drew a fire from their main works, when we retired to the
pits we had taken and prepared to hold them. Found tools
in them. This was 3 p. m. About dark the Rebels made
three little sorties, but only in light force. We easily
repulsed them. Captain Post was wounded in the right
breast. Loss in the regiment is seven wounded, raising the
loss in the regiment to 178. The iO3d and 46th Ohio
captured 19 prisoners and killed and wounded at least 25.

September 3, 1864.

Rebels still here. Congratulatory order from Sherman
commences, "Slocum occupied Atlanta yesterday at n a.
m." We can see nothing of our position here. I don't
know where the 23d and I4th are. Our line here is very
crooked, but generally faces southeast. Commencing at
our right our line runs I7th, I5th, i6th and 4th. Kilpatrick
is on our right or in the enemy's rear. Can't hear a word
of Hood's or Folk's old corps or the militia. Hardee is in
our front, and they are the only Rebel troops I know
aught of. Cheatham's Division faces us, and a S. C. Bri-
gade is opposite our brigade. Captain Wilkinson was
wounded in the arm to-day.

September 4, 1864.

Received a half official notification to-day that the cam-
paign and fighting are over. Orders to clean up arms came
also, and the boys, showing their contempt of the enemy's
power to do harm, took their guns all to pieces and set to
polishing the should-be bright parts, right in view of the
enemy's pickets.

September 5, 1864.

News of the capture of Fort Morgan. Orders to march
at 8 p. m. I was detailed to bring off the pickets, which
was accomplished without trouble. Rebels did not know


when we left, as we heard them shooting after we got
back in our old works at Jonesboro. The whole army
moved into the works we built the 3Oth. I, with my
pickets, got back just before day.

September 6, 1864.

Lay quiet all day. Some Rebel cavalry followed us up
and fired a few shots into our regiment's works .from the old
Rebel fort, but Osterhaus swung his pickets around and
gobbled 25 of them, and the rest troubled us no more.

September 7, 1864.

At 7 a. m. moved out on our return, and camped for the
night on the left bank of Flint river, six miles south of East-
point. The Rebels had fortified to this place, and I don't know
how much farther south. As soon as Hood found out that
Sherman was attempting to turn his left, he commenced ex-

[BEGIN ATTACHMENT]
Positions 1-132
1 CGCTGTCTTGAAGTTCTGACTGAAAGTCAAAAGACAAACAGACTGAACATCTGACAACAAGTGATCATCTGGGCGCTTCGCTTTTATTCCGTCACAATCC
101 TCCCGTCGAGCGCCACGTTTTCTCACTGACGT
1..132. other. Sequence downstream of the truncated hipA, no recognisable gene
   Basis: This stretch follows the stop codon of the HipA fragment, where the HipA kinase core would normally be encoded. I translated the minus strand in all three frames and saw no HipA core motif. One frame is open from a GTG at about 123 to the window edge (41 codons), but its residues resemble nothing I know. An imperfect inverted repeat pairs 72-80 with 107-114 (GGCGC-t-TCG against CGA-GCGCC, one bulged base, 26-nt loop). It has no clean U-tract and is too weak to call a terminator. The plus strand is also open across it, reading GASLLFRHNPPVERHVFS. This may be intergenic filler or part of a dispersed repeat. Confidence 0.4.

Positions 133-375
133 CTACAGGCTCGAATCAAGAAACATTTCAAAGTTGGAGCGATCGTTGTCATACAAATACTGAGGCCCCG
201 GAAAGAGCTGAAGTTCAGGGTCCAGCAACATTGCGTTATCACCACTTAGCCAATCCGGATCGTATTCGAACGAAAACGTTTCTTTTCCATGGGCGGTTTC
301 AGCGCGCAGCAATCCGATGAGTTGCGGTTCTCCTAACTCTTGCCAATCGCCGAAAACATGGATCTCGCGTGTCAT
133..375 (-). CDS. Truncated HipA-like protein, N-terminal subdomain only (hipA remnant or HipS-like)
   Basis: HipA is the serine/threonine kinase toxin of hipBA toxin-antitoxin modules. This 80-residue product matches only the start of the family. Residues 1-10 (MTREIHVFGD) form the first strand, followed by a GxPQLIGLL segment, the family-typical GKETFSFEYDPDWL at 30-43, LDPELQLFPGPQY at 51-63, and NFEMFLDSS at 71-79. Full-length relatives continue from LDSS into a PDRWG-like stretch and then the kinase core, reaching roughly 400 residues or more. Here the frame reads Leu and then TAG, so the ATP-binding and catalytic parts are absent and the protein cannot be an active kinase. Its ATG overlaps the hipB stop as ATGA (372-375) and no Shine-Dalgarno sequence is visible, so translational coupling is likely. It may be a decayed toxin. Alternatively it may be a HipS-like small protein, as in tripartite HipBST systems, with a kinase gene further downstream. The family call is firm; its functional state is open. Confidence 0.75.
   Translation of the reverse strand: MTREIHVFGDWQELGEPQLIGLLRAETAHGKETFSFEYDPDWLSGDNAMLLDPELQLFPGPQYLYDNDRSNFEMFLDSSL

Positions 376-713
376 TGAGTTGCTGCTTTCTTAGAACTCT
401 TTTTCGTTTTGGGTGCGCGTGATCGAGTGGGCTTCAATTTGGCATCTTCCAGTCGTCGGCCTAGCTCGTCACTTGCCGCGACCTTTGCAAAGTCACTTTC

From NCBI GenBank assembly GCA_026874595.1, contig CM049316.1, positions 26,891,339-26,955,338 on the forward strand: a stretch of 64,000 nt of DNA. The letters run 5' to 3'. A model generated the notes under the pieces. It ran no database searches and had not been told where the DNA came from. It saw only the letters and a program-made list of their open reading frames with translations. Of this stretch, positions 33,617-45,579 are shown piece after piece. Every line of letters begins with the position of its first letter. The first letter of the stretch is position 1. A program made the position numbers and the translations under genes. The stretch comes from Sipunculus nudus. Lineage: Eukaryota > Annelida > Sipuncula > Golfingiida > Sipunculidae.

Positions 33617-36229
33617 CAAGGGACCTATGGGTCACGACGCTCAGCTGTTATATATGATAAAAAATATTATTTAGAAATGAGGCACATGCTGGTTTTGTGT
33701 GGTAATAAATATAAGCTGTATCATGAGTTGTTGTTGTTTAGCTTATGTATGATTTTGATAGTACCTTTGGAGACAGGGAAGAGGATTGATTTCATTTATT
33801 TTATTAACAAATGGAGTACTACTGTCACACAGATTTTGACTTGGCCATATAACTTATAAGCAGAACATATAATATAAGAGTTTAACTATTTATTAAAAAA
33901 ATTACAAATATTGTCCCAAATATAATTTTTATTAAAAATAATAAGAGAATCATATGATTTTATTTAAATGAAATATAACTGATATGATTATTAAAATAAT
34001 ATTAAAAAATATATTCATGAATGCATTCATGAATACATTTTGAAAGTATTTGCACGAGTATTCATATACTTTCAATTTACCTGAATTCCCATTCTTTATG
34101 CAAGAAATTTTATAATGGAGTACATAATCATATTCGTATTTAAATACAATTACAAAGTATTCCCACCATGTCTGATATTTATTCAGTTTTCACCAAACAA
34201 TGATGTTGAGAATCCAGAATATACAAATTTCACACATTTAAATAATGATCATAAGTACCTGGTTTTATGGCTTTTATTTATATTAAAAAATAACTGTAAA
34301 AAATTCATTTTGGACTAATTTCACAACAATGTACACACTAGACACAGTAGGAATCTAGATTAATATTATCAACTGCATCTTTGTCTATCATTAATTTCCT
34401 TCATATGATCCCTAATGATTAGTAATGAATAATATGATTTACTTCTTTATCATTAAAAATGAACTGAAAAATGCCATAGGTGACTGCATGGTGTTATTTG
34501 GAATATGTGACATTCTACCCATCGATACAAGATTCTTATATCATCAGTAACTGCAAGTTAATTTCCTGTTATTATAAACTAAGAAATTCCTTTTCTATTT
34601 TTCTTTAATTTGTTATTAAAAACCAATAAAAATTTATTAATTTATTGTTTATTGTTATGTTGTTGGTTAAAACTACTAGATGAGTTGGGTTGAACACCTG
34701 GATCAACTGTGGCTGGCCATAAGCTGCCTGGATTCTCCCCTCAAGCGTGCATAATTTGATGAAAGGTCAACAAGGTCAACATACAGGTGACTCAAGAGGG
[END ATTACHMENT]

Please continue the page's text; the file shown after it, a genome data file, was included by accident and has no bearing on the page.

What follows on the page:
tending his lines down the railroad. He had built six miles of
new works when we reached Jonesboro the night of the 3Oth
of August. His line was too long for his troops, so he sent two
corps to oppose us, and the 23d and 4th moved into the vacant
space in his line right over his works.

Near Eastpoint, September 8, 1864.

We are again in camp for a rest; don't know for how long.
What do you think now of the confidence I have so often ex-
pressed to you in Sherman and his army? I have every hour
of the campaign felt that a failure in it was impossible.

The following complimentary orders were issued, as dated
immediately after our going into camp at Eastpoint:


Eastpoint, Ga., September 9, 1864.

No. 16

It is with pride, gratification, and a sense of Divine favor
that I congratulate this noble army upon the successful termi-
nation of the campaign.

Your officers claim for you a wonderful record for exam-
ple, a march of four hundred (400) miles, thirteen (13) dis-


tinct engagements, four thousand (4,000) prisoners, and
twenty (20) stands of colors captured, and three thousand
(3,000) of the enemy's dead buried in your front.

Your movements upon the enemy's flank have been bold and
successful ; first upon Resaca, second upon Dallas, third upon
Kenesaw, fourth upon Nickajack, fifth via Rose well, upon the
Augusta railroad, sixth upon "Ezra Church" to the south-
west of Atlanta, and seventh upon Jonesboro and the Macon
railroad. Atlanta was evacuated while you were fighting at
Jonesboro. The country may never know with what patience,
labor and exposure, you have tugged away at every natural
and artificial obstacle that an enterprising and confident enemy
could interpose.

The terrific battles you have fought may never be realized
or credited, still a glad acclaim is already greeting you from
the government and people, in view of the results you have
helped to gain, and I believe a sense of the magnitude of the
achievements of the last hundred days will not abate but in-
crease with time and history.

Our rejoicing is tempered, as it always must be, by the sol-
dier's sorrow at the loss of his companions-in-arms. On every
hillside, in every valley throughout your long and circuitous
route, from Dalton to Jonesboro, you have buried them.

Your trusted and beloved commander fell in your midst ; his
name, the name of McPnERSON, carries with it a peculiar feel-
ing of sorrow. I trust the impress of his character is upon
you all to incite you to generous actions and noble deeds.

To mourning friends, and to all the disabled in battle, you
extend a soldier's sympathy.